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Karl Bacos

Beta-Cell Dysfunction in Huntington´s Disease

Huntington's disease (HD), a fatal neurodegenerative disorder, is associated with an increased risk of diabetes mellitus. The reason for this is unknown, but considering the functional similarities of neurons and the insulin secreting pancreatic β-cell, pathological mechanisms may be shared by both cell types and account for neuronal as well as endocrine dysfunction. Hence, finding the mechanisms behind β-cell dysfunction in HD could identify potential therapeutic targets for the neuronal disease.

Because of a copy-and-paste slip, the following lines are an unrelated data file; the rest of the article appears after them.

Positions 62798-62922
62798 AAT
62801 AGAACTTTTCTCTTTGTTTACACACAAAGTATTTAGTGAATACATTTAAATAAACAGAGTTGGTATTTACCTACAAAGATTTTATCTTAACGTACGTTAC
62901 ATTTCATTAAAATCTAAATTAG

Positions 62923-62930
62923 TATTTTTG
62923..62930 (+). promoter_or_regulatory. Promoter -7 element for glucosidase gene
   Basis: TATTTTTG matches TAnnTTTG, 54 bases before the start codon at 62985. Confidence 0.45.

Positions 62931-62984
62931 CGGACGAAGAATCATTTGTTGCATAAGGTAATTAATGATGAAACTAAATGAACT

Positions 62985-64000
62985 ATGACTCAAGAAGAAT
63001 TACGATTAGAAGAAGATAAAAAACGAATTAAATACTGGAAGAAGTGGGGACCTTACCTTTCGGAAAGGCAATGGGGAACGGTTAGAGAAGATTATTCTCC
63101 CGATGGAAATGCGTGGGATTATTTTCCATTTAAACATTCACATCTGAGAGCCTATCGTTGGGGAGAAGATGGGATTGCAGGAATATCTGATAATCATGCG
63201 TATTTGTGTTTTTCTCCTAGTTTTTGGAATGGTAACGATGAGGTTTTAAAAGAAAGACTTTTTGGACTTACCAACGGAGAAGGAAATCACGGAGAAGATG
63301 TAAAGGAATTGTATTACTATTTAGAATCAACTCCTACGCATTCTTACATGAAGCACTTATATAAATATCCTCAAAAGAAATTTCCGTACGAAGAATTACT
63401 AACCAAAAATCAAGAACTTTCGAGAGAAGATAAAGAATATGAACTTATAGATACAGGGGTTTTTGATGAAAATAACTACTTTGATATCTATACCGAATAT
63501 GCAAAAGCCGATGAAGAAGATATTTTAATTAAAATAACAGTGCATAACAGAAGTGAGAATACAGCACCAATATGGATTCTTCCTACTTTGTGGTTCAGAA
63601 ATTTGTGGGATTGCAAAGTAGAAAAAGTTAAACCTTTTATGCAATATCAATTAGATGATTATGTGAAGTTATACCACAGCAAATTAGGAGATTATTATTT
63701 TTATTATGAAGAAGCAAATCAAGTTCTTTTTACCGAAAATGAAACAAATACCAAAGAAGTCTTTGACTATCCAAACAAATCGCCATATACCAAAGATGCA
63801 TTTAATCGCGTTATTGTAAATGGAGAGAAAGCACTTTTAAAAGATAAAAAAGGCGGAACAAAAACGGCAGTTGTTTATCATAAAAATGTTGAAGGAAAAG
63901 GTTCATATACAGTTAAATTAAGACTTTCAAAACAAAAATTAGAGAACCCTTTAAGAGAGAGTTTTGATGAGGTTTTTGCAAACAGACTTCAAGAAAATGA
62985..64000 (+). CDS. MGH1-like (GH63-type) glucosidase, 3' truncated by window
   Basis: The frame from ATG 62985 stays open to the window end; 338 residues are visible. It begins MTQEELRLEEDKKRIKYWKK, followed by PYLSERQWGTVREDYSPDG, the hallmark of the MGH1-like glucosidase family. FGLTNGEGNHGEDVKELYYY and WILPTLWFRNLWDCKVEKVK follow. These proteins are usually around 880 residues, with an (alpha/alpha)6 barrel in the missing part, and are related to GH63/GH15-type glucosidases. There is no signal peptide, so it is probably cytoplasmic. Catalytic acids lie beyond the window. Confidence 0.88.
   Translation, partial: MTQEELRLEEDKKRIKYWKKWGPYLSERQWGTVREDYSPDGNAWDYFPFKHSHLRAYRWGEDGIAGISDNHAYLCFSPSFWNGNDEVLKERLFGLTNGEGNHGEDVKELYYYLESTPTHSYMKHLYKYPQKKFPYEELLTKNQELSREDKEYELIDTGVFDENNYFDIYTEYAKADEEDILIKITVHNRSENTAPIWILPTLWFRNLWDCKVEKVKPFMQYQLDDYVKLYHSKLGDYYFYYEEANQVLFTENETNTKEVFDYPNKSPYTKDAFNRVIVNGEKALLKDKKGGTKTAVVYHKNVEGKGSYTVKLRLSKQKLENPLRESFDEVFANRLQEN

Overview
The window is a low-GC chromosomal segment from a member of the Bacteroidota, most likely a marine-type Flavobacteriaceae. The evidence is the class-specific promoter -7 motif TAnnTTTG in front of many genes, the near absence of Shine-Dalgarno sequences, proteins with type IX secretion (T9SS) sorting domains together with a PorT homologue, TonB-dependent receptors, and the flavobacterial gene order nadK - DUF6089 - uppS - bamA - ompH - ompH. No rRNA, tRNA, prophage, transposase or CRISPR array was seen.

Upon characterization of the R6/2 mouse model we found that mutant huntingtin renders β-cells replication-deficient. This results in a reduced β-cell mass in R6/2 compared to WT mice. In addition, islet insulin content is reduced and a dramatic degranulation of β-cells is evident. As a consequence, insulin secretion is severely blunted and R6/2 mice become glucose intolerant. In our present studies we could, however, not find any morphological alterations in pancreatic sections from HD patients. Thus, what pathogenetic defects that underlie the secretory deficiency evident in HD patients remain to be resolved. In an effort to identify such defects we created an in vitro model of the HD β-cell and found that glucose-stimulated insulin secretion is significantly blunted by mutant huntingtin. Because metabolic perturbations have been identified in HD and are a possible cause of the secretory defect, we investigated cellular metabolism. However, we found glucose oxidation and mitochondrial respiration, as well as expression levels of metabolic enzymes, unaltered. This suggests that metabolic aberrations do not contribute to cell dysfunction in our model. Next we analyzed vesicular trafficking as this has been found aberrant in HD and is vital for sustained insulin release. These studies showed that the transport of insulin granules along microtubule filaments is perturbed. Furthermore, we found that mutant huntingtin interacts aberrantly with β-tubulin. Therefore we hypothesize that mutant huntingtin acts as a physical block for vesicular transport. This mechanism is likely not specific for β-cells and might therefore contribute to the trafficking defects seen in neurons. Thus, attenuating the huntingtin/β-tubulin interaction may have beneficial effects in HD patients.

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